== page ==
If you’re a developer since some years, you probably have heard several or all of those explanations:
“We would love to do code reviews, but we have a very tight schedule”
“Quality matters to us, but we just can’t use a developer just to check the work of another”
“Let’s remove the code review session of this afternoon – we need to finish our sprint stories first”
Or any other form resolving to:
“We don’t have time for code reviews. We would love to, but we can’t. We think it is tremendously useful, it is regretfully just not possible.”
I have a secret: we don’t have time for code reviews either – heck, we don’t even have a task for that in GitHub.
And still, we do code reviews. Actually, we review every single piece of code.
Code review is not a task
Let’s speak about something else. Some years ago, I was working in a development team at a big company, first as a developer, then as a team leader. We started doing Unit Testing at some point, and it quickly became “good practice/mandatory” in our team (I think good practices need to be applied by everyone in a team, requiring some kind of “collective enforcement”). When I reported to my manager about what was done or still in progress, I never talked about Unit Tests.
Why? Because Unit Testing was no separate task. It was just part of a given feature or bug fix. The same way I did not have tasks for “commit” or “documentation”. This sort of avoided the whole “do we have time for Unit Tests debate”.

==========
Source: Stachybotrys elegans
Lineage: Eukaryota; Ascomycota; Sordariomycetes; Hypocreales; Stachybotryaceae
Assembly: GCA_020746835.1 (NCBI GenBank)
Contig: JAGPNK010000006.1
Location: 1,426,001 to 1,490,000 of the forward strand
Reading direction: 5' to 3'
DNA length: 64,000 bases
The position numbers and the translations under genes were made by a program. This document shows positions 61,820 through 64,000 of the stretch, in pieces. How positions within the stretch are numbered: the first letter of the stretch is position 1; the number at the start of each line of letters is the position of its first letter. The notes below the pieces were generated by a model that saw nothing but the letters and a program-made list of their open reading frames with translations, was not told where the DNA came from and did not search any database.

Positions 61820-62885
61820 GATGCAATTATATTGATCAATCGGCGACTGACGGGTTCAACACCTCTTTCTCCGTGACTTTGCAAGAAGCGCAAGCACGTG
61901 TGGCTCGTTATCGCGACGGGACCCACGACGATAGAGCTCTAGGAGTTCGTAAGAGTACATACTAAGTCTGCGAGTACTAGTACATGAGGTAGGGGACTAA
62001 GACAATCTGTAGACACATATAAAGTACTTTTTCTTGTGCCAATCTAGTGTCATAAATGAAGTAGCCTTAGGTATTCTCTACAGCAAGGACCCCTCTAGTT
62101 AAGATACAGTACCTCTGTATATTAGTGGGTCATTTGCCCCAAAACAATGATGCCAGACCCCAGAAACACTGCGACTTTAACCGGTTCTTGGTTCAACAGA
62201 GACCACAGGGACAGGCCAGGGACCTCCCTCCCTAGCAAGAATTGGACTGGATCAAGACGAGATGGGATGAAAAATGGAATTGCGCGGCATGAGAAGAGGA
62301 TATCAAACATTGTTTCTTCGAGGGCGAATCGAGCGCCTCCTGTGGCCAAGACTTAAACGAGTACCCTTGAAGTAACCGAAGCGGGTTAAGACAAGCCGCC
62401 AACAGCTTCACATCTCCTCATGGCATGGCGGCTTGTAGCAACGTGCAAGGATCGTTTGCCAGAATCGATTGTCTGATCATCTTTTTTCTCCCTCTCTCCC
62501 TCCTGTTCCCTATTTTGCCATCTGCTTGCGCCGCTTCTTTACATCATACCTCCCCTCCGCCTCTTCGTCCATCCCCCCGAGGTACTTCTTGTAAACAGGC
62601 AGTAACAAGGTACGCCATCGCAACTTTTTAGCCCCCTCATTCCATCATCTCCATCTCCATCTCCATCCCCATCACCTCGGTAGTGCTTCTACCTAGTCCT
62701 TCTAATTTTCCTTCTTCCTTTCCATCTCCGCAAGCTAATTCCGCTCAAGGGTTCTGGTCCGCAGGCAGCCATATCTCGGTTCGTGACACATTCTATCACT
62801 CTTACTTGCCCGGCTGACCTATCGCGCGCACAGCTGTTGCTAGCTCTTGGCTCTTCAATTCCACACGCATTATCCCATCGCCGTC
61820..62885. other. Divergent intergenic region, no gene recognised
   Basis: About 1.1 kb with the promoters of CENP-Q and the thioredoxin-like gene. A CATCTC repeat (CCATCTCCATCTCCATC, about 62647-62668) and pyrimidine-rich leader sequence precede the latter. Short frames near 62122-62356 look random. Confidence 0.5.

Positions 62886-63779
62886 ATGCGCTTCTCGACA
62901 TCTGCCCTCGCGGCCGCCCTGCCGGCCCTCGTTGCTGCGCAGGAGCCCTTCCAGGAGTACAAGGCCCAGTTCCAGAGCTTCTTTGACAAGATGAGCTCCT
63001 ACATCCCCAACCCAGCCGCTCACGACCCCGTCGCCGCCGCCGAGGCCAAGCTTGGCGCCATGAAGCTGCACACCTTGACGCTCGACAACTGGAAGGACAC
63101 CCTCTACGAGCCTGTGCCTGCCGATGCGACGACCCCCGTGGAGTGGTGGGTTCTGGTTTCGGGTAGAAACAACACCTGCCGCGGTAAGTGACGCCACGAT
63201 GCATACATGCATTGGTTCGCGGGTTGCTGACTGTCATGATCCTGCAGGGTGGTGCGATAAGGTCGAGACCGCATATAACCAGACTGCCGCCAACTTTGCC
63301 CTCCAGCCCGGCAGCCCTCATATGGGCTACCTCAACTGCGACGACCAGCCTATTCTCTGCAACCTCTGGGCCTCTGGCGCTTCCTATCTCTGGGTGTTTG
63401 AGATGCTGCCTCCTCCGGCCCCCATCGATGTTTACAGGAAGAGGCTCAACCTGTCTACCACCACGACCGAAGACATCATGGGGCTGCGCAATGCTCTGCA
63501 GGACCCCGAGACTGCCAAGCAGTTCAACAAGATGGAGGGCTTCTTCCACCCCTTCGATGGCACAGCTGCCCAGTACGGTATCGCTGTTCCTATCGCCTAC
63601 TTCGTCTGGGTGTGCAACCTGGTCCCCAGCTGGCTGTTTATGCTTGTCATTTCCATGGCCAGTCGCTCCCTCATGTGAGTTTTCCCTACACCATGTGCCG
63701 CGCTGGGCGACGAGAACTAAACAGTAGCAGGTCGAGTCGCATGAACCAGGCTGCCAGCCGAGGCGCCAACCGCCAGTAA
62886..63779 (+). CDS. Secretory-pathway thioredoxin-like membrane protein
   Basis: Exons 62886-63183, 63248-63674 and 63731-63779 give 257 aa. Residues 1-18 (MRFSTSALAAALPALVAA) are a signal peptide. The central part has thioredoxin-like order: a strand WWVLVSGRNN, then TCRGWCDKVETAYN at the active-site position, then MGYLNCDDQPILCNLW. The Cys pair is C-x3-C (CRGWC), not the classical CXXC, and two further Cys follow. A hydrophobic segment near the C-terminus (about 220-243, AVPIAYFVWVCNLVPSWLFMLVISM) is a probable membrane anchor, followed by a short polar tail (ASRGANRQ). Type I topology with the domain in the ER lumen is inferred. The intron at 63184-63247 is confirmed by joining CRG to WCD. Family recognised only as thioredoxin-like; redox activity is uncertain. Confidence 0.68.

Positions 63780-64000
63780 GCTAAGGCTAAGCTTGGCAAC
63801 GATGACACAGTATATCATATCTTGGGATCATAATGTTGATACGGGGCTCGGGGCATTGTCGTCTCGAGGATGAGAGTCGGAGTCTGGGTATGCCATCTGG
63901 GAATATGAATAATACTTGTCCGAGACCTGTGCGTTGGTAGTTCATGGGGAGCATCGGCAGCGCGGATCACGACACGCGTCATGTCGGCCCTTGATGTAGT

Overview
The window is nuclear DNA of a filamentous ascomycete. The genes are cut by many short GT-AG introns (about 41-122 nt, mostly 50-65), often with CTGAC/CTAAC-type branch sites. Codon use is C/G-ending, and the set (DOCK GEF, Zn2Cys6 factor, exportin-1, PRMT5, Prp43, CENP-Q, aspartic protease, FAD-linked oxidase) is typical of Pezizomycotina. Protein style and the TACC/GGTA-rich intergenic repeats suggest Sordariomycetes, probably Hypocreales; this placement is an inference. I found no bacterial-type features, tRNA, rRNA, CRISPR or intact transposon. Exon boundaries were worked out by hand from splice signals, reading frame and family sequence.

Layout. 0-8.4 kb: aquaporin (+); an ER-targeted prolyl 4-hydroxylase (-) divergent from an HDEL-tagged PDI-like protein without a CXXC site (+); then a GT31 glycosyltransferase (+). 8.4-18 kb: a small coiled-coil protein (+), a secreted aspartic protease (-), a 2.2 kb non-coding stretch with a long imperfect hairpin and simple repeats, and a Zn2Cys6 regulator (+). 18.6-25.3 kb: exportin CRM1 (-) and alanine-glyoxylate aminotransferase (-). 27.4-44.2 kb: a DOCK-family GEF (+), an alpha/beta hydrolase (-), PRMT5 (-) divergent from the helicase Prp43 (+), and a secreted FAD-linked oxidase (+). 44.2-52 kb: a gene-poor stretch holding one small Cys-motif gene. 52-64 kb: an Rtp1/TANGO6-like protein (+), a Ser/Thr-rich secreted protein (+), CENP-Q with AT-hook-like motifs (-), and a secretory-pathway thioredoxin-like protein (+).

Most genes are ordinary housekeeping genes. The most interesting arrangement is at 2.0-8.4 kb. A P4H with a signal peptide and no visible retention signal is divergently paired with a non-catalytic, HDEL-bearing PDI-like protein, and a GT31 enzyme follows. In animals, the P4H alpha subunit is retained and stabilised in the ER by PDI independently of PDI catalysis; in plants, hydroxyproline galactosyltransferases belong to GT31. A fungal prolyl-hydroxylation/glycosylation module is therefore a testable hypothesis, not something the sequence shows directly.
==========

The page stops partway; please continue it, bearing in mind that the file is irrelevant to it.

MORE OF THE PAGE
Unit Testing was not a task there – it was just a (mandatory) part of a development task.
Definition of Done
This is actually depends on something very important and often overlooked in a team (even an agile one): a common Definition of Done. When can you move this post-it from “In Progress” to “Done”? What does it means? In my previous team, it meant that the code was written and tested (using Unit Testing). If the Unit Test is not written, it is Not Done. Quite easy.
We don’t have tasks for Unit Testing at 8th color either, and you could read our whole issue list without seeing something like “Code Review” – because again, Code Review is not a separate task. It is a part of a given User Story (feature or fix).
Actually, I lied: you can see them in GitHub – as Pull Requests. When you think about it, a Pull Request is just a state that says that a given issue is “ready for review”. Yet representing this simpled step has proven quite effective in matching the code review workflow.
And by the way: By doing code reviews (first using automated using our own PullReview, then by asking a colleague), I think we are actually winning time…